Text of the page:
Ramble warning. Pinball-like writing, official AuDHD style! Shall we proceed?
I recently got a bumper sticker for my 2017 silver Honda CRV automobile that reads: I may be old but that’s ok . . . I got to see all the good bands. I wanted to laugh, but then Sir Brain thought, “Is this ageism and ableism all in one sticker?”
Then the little voice in my head shouted, “lighten up.”
I stuck the dang thing on my car’s bumper.
Next, I analyzed if I stuck it in the right place. Is there a reason most people’s bumper stickers are in their windows, now? Did I miss some rule . . . yet, again?
The bumper sticker action was a right of passage.
It’s taken me over four years to get used to my new car. For four fricken years, I mourned my longtime friend, the Toyota Sienna mini-van, that I purchased the same day my middle son was diagnosed on the autism spectrum. (He is now 23). It had been beaten and worn down by three active boys, two dogs, and many road trips and commutes to schools.
With the bumper sticker, I was essentially notifying myself and said automobile that the CRV is officially no longer new and there was no need to baby it.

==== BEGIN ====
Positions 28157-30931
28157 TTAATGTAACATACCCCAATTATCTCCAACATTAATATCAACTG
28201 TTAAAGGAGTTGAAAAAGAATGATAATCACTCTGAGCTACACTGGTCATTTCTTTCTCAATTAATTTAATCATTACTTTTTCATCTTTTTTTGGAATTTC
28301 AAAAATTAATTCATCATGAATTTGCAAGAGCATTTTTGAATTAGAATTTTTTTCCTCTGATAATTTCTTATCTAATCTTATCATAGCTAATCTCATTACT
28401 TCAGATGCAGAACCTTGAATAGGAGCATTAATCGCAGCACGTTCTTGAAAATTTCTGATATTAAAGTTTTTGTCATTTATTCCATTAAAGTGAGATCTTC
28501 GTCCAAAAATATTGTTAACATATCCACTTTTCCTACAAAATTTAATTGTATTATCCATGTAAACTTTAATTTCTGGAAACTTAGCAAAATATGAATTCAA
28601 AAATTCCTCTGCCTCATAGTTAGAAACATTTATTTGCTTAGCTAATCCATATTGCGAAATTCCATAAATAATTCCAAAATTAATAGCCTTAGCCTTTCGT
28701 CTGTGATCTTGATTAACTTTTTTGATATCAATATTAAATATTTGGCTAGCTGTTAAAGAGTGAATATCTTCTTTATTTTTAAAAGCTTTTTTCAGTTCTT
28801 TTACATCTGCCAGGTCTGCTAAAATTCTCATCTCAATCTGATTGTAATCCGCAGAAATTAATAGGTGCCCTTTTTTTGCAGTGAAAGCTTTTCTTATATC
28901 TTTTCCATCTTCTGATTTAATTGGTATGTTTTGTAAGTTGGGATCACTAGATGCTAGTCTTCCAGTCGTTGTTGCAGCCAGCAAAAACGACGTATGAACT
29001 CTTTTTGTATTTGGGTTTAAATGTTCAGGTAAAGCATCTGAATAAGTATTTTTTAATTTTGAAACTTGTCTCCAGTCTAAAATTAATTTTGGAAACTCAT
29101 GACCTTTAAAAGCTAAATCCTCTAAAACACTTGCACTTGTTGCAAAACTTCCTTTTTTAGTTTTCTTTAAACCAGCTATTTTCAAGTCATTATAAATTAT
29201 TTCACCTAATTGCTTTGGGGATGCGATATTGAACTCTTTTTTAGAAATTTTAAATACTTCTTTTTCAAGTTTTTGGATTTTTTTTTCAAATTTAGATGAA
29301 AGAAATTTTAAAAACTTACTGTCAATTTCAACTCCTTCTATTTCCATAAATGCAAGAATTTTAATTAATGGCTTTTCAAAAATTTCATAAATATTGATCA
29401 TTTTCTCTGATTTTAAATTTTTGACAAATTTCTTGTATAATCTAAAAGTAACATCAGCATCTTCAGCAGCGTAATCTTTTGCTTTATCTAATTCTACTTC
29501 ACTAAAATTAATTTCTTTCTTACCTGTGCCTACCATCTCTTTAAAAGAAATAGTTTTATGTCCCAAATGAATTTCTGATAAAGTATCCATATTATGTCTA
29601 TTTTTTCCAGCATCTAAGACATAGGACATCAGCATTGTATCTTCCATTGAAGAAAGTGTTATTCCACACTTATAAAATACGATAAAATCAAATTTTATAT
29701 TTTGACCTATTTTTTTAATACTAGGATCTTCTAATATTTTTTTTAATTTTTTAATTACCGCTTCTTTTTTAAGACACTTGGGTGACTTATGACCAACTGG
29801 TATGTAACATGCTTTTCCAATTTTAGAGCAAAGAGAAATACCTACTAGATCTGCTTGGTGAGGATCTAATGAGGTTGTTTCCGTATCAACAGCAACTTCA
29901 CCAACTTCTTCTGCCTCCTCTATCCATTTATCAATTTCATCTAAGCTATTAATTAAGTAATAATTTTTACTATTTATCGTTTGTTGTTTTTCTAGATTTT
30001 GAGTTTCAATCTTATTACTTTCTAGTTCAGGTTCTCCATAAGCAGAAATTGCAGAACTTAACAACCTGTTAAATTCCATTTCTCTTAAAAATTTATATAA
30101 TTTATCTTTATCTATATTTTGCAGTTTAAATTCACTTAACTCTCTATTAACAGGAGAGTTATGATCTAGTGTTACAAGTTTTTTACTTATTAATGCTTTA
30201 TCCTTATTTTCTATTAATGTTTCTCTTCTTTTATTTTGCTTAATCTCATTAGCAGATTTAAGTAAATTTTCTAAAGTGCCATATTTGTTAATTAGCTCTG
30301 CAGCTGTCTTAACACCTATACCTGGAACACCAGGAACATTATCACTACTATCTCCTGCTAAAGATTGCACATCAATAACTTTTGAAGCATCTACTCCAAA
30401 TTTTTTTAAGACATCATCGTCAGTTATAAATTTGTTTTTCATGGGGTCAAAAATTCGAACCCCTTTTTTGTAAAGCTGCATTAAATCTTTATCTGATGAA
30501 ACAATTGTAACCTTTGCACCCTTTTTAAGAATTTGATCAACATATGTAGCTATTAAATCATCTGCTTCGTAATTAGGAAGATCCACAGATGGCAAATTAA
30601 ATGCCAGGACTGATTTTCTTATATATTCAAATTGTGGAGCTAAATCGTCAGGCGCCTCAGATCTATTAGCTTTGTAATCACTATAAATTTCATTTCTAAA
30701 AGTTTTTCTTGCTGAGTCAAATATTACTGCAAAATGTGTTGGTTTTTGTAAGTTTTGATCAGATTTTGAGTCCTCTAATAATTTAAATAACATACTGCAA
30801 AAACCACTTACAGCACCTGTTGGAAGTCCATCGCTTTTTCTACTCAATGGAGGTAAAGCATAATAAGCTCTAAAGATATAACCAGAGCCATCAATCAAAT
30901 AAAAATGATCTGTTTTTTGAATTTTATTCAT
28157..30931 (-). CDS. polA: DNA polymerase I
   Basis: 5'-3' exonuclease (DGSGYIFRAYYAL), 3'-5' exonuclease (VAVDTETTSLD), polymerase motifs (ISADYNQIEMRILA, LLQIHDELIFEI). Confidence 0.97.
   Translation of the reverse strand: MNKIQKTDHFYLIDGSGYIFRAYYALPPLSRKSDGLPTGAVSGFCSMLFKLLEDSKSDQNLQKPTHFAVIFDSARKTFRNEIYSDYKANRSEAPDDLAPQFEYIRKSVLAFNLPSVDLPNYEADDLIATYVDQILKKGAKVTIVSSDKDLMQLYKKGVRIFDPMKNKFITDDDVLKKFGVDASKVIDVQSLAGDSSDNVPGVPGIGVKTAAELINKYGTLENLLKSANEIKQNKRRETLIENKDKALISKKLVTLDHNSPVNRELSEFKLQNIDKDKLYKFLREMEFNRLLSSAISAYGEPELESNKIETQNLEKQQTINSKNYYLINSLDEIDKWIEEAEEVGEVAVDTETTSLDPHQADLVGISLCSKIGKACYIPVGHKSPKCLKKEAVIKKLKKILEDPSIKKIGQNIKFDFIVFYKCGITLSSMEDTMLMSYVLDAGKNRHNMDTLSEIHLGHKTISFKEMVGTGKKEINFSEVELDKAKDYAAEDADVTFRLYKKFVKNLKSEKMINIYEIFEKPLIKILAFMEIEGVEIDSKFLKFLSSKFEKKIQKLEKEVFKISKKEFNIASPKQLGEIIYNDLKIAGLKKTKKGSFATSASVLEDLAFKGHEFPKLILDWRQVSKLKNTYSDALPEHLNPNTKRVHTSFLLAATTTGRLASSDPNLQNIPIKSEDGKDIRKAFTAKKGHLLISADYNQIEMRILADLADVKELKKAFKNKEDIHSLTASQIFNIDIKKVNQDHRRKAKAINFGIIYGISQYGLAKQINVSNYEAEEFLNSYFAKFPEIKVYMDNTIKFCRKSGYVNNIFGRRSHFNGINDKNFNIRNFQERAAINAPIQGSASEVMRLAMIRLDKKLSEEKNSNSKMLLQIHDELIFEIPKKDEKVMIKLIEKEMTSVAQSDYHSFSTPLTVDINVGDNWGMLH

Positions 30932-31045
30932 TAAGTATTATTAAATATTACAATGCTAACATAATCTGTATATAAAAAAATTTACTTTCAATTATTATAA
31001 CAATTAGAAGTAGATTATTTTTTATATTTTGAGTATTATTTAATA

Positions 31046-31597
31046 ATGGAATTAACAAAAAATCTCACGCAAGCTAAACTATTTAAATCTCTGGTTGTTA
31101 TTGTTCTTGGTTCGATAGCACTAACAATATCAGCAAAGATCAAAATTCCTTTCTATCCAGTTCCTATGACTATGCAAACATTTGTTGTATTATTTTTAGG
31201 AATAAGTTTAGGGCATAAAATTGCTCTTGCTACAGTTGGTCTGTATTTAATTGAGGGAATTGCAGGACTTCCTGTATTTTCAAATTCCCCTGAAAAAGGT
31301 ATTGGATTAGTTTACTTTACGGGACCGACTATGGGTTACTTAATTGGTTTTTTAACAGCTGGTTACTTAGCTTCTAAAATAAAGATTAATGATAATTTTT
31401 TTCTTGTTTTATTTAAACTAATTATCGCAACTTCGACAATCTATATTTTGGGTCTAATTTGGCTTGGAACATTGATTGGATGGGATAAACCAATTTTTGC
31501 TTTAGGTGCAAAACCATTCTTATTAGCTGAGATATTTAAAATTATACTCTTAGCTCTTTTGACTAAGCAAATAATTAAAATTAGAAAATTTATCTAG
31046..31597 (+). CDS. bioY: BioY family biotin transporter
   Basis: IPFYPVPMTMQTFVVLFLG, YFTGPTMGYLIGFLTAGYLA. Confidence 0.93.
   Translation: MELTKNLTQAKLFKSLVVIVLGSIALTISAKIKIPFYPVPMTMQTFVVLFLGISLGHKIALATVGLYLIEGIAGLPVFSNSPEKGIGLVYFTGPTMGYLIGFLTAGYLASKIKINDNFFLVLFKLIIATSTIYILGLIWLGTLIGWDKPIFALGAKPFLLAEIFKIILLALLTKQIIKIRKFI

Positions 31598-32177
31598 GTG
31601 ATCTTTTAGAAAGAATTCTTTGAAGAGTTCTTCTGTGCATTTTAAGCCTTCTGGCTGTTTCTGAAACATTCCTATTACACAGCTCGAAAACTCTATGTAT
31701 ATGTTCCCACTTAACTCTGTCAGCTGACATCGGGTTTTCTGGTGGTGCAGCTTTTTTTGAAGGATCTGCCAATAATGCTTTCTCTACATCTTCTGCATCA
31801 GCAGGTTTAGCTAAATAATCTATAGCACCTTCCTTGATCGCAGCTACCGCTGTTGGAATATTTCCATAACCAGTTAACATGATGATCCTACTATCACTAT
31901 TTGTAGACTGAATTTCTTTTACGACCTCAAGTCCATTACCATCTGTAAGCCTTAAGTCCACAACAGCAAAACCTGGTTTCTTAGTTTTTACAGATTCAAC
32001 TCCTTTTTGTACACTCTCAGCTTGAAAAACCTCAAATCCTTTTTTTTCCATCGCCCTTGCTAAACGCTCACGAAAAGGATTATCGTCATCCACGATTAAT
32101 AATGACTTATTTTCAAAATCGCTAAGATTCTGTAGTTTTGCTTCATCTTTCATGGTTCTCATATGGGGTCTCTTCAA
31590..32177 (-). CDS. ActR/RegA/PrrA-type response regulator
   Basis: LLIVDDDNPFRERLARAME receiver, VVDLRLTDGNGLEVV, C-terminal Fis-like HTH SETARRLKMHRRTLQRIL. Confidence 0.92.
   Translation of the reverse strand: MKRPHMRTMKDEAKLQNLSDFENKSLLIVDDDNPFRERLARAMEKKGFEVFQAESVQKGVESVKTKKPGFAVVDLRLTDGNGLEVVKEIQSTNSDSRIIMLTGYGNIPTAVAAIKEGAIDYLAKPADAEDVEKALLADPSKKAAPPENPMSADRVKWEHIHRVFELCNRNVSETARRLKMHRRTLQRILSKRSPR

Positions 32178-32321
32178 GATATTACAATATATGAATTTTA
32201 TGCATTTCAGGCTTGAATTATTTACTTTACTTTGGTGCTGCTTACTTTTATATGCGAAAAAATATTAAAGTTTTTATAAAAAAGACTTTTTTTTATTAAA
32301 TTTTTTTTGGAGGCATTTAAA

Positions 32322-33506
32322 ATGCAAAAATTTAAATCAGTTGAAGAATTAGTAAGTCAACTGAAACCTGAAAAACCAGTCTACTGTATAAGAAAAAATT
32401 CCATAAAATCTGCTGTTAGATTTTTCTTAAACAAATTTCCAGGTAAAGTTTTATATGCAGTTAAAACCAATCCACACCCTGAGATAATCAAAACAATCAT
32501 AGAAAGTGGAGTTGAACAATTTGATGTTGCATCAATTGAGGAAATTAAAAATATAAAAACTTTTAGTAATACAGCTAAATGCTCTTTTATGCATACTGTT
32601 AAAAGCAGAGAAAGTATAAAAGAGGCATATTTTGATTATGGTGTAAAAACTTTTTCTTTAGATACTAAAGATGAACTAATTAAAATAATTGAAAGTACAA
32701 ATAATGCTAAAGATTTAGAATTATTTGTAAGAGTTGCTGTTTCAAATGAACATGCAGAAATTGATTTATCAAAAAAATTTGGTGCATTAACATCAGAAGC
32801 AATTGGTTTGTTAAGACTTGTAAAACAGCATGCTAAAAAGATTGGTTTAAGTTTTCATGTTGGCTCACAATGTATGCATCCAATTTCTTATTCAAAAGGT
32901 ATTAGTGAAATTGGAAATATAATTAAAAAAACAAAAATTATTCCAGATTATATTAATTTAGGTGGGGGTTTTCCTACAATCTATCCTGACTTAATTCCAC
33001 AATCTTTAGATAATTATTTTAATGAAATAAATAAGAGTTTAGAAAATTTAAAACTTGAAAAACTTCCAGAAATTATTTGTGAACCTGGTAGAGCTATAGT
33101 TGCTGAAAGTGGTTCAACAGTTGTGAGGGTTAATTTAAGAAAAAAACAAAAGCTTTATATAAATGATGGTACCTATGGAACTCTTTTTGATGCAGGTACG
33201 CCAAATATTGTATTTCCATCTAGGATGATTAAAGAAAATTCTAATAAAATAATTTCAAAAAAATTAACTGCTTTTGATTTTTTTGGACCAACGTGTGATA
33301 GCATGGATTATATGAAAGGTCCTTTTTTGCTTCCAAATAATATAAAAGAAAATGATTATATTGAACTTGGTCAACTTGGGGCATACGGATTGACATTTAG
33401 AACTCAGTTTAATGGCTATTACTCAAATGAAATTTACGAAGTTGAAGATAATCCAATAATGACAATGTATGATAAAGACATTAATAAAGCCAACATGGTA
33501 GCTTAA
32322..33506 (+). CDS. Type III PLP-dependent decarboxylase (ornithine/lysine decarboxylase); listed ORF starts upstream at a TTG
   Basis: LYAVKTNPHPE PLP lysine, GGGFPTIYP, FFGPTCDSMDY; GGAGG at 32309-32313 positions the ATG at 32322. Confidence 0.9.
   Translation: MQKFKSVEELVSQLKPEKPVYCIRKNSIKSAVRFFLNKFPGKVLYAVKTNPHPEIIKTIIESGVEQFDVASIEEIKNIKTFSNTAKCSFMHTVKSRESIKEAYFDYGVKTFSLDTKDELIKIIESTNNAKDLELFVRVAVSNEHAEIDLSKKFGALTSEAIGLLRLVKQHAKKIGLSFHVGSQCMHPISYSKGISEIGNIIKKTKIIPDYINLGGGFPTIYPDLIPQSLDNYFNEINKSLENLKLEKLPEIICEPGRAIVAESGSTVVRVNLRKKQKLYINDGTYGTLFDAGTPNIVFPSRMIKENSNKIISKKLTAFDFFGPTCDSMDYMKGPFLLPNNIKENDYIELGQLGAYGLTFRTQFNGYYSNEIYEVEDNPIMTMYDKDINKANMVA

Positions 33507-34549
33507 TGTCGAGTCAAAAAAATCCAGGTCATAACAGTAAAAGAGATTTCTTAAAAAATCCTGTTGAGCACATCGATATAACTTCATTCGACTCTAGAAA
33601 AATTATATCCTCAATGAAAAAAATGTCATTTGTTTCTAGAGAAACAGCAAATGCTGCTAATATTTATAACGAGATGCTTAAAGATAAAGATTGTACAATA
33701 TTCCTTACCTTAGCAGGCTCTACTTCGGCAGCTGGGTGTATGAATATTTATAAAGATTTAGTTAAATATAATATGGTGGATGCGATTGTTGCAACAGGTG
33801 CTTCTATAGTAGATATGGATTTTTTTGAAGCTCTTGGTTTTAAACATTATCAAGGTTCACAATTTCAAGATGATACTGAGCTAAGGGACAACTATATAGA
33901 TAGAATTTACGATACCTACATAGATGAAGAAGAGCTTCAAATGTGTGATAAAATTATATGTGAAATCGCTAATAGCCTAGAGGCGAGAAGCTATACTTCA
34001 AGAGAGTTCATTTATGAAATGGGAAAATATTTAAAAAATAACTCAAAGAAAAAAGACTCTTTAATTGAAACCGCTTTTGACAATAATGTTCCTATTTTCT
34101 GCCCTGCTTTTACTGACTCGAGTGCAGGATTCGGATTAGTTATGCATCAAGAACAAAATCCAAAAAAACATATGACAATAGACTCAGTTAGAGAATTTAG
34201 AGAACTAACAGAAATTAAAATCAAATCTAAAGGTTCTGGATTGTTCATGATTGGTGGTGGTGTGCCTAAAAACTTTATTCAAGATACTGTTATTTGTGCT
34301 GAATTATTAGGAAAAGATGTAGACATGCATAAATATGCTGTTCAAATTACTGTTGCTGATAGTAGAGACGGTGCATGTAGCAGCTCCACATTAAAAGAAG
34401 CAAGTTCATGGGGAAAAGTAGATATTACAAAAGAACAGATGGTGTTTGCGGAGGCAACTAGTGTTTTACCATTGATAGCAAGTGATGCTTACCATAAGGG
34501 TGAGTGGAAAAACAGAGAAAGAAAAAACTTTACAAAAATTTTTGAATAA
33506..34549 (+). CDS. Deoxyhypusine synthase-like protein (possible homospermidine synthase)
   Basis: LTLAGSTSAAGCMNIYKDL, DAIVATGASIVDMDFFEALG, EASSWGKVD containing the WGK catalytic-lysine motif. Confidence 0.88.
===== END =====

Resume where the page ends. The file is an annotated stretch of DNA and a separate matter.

I was letting go of door dings, bird droppings, the long-gone new car smell (that made me ill but still felt satisfying), and so forth.
Now, if I can only stop obsessing about how many miles are on the car. Confession: the odometer is still under 22k miles; primarily, because I drove my van, while the new car sat bored in my garage for several months, and then the global health crisis hit. Bang! When I review and rewind and replay the worst case scenario in my mind, and have flashbacks of having no home for moments of my childhood, etc. etc. I need to save every feasible mile so the car lasts me until I’m 87 years old. (The age the long ago psychic said I would die. And she was right about so many other things, that I hold on to this hope as the OCD death and illness phobias crash into me.)